A EUROPEAN UNION (EU) funded project is pioneering cutting-edge research into the human brain and is inspiring artificial intelligence breakthroughs, its scientific director has exclusively revealed.
The Human Brain Project (HBP) is the EU’s £899 (€1billion) flagship science initiative working on developing human-machine hybrids. The ambitious enterprise’s primary aim is to simulate the human brain using computers, improving science and technology on the way. Professor Katrin Amunts, HBP’s scientific director, believes tangible results are starting to arrive, halfway through the Human Brain Project’s ten-year tenure.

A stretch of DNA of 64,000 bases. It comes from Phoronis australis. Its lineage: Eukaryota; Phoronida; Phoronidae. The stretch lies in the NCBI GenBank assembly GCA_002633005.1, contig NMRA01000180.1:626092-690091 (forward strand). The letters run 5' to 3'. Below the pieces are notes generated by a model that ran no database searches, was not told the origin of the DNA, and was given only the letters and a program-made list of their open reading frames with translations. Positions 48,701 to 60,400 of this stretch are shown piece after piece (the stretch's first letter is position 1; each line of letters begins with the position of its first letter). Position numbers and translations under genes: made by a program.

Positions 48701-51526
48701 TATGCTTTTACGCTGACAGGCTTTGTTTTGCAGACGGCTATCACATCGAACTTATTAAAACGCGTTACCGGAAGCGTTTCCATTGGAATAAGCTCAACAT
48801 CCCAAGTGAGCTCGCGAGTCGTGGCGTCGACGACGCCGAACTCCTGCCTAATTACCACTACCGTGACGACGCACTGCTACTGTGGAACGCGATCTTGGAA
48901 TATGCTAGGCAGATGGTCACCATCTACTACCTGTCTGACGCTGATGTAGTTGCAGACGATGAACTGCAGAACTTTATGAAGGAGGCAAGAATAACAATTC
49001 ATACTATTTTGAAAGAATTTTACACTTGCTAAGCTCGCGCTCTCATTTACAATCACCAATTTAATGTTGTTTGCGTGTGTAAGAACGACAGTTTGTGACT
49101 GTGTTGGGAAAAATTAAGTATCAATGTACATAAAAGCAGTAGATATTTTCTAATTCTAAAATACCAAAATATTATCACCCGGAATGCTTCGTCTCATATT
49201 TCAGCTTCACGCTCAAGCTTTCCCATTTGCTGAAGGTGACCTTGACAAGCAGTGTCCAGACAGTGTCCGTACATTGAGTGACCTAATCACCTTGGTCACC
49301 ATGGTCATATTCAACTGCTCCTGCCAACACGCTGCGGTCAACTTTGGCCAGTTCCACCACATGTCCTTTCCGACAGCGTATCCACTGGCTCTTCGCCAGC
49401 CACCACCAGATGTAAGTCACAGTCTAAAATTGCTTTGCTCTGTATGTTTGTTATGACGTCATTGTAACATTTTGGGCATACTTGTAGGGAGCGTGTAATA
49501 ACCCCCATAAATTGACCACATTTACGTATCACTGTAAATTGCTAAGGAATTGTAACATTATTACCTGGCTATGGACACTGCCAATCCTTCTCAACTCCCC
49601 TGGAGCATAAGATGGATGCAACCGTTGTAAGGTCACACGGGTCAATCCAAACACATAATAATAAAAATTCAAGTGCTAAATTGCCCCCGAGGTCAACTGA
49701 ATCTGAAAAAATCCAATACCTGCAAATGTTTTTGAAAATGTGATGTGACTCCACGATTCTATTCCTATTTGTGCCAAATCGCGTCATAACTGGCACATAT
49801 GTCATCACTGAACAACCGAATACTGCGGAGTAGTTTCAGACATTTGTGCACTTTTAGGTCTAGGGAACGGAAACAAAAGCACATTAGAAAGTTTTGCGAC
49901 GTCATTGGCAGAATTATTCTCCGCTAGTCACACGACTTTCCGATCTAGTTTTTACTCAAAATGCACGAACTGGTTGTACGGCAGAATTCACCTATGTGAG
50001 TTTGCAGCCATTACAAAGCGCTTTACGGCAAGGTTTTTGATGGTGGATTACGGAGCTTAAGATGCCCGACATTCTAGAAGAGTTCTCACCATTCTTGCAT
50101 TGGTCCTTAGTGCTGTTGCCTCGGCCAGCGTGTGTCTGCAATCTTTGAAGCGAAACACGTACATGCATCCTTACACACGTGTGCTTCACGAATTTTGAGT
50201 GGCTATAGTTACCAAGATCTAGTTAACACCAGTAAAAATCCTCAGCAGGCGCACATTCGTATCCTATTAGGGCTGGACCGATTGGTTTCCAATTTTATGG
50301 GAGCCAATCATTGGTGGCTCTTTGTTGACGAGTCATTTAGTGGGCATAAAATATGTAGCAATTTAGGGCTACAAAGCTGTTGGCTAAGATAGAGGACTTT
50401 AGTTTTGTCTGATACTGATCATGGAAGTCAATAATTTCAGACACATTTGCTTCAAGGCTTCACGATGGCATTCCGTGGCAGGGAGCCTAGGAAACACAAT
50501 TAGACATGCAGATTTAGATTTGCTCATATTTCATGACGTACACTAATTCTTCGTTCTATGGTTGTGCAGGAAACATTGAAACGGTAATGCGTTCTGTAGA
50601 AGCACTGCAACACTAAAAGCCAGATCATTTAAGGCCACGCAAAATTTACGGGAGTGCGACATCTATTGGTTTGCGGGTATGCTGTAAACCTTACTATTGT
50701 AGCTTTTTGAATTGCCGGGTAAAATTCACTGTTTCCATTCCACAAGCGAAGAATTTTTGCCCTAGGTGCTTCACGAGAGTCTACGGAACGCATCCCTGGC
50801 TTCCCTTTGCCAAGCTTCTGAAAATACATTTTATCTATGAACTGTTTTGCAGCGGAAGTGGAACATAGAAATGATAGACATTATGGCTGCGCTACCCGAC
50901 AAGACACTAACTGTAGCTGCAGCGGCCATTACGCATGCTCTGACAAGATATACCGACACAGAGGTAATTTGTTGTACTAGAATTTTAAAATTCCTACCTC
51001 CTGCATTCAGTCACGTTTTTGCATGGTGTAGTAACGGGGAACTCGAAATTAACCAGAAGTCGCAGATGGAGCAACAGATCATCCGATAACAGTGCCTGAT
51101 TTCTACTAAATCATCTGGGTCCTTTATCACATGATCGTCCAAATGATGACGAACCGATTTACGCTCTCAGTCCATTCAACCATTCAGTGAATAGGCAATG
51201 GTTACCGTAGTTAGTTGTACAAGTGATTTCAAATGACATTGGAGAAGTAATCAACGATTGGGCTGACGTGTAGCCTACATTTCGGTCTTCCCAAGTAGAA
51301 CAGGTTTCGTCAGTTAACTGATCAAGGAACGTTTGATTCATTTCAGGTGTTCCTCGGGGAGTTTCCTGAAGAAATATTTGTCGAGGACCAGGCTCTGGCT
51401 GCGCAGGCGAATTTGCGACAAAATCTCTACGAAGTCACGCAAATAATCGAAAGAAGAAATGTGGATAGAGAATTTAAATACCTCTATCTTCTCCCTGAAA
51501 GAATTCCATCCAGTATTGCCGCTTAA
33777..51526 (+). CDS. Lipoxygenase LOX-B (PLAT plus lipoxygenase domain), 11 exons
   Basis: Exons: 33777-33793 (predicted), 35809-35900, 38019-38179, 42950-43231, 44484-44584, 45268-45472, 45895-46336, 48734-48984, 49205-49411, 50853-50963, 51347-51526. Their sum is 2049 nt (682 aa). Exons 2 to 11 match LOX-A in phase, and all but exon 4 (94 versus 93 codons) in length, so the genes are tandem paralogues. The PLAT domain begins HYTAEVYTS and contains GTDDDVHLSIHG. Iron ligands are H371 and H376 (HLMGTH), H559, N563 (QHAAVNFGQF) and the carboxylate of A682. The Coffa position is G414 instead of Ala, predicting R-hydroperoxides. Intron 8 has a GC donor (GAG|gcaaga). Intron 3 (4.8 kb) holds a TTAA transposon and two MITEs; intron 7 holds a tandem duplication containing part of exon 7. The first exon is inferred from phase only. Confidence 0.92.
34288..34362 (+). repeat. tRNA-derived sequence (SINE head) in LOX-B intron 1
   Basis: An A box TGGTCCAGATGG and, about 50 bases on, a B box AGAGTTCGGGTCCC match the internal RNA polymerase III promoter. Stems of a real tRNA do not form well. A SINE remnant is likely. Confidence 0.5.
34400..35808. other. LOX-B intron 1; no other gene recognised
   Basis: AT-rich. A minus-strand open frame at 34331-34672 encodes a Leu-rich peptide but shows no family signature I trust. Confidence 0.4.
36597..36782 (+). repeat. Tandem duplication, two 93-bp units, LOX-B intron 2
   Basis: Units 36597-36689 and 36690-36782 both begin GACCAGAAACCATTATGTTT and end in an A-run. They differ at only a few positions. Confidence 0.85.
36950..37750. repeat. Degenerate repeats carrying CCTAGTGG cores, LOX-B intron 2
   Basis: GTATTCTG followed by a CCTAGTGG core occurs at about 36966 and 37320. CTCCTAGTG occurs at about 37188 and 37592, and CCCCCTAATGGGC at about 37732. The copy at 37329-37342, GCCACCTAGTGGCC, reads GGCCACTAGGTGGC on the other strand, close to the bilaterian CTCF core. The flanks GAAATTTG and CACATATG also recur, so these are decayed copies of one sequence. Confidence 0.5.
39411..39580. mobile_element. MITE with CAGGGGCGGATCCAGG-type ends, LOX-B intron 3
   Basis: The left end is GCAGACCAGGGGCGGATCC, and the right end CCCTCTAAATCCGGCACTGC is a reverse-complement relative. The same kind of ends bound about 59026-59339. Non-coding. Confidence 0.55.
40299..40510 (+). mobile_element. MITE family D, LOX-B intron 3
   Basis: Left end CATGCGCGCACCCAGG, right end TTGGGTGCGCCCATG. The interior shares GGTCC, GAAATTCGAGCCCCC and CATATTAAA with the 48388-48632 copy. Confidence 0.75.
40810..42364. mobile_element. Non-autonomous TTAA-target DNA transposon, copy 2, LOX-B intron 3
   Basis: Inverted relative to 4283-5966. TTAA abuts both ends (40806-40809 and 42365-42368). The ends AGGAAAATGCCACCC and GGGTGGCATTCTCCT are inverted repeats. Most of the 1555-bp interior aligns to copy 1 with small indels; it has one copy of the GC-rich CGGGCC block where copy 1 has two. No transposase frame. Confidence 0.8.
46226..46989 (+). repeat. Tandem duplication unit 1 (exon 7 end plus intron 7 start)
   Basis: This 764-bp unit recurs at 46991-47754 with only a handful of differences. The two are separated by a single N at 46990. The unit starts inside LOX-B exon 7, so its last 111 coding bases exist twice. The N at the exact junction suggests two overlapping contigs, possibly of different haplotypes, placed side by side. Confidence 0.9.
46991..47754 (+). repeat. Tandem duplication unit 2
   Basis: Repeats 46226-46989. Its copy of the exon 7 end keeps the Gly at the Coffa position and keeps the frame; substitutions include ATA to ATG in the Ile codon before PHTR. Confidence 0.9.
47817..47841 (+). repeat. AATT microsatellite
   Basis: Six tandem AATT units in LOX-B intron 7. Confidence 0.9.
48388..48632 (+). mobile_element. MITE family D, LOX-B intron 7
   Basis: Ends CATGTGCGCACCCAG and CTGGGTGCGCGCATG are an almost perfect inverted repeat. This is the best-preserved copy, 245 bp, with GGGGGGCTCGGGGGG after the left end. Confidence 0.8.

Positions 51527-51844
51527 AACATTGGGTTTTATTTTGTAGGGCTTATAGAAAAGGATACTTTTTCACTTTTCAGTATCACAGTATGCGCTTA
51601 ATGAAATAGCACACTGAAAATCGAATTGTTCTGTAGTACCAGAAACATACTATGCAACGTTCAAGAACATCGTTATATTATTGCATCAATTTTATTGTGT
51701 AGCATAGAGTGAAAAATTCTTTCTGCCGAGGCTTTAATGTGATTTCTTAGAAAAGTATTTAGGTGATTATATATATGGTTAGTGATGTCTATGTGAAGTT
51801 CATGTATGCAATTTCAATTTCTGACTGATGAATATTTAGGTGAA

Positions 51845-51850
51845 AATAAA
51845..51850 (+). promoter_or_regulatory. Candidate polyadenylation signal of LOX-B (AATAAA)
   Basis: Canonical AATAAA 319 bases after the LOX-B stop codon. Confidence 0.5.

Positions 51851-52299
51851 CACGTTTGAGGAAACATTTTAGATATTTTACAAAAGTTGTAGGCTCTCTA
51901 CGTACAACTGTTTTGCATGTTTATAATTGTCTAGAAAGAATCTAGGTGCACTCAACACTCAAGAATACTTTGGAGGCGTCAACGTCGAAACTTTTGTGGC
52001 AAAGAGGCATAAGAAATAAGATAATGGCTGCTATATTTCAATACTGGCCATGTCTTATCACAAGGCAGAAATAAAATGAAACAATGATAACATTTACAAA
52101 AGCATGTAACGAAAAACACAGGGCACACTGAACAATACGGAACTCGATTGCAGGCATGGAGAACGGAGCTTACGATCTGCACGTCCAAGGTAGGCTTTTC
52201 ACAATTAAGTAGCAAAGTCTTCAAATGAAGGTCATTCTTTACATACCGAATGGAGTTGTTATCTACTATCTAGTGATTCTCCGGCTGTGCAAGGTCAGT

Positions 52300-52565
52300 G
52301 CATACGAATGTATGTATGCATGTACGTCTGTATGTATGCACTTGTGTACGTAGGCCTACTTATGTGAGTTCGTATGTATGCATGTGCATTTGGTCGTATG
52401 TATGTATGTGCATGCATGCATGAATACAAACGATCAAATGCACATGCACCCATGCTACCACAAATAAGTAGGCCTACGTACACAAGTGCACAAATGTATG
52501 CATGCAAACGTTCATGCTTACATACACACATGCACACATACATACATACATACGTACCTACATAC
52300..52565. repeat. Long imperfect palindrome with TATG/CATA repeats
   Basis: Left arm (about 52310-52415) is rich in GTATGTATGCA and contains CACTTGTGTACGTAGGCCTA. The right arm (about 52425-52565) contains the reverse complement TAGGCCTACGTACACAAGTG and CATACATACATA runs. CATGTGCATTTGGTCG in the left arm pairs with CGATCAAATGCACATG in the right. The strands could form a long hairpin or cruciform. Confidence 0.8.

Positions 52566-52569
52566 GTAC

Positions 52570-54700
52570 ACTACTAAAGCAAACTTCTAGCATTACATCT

She said: “We are trying to emulate the capabilities of the brain, we are trying to understand the brain’s principles and the organisational rules behind cognitive function.”
We are trying to emulate the capabilities of the brain
“What we are trying to do at HBP is try and understand how we can use our knowledge about brain organisation and transfer it, for instance, to new computing devices called neuromorphic devices.”
The Human Brain Project is developing two major neuromorphic machines; Manchester University’s SpiNNaker and the University of Heidelberg’s BrainscaleS.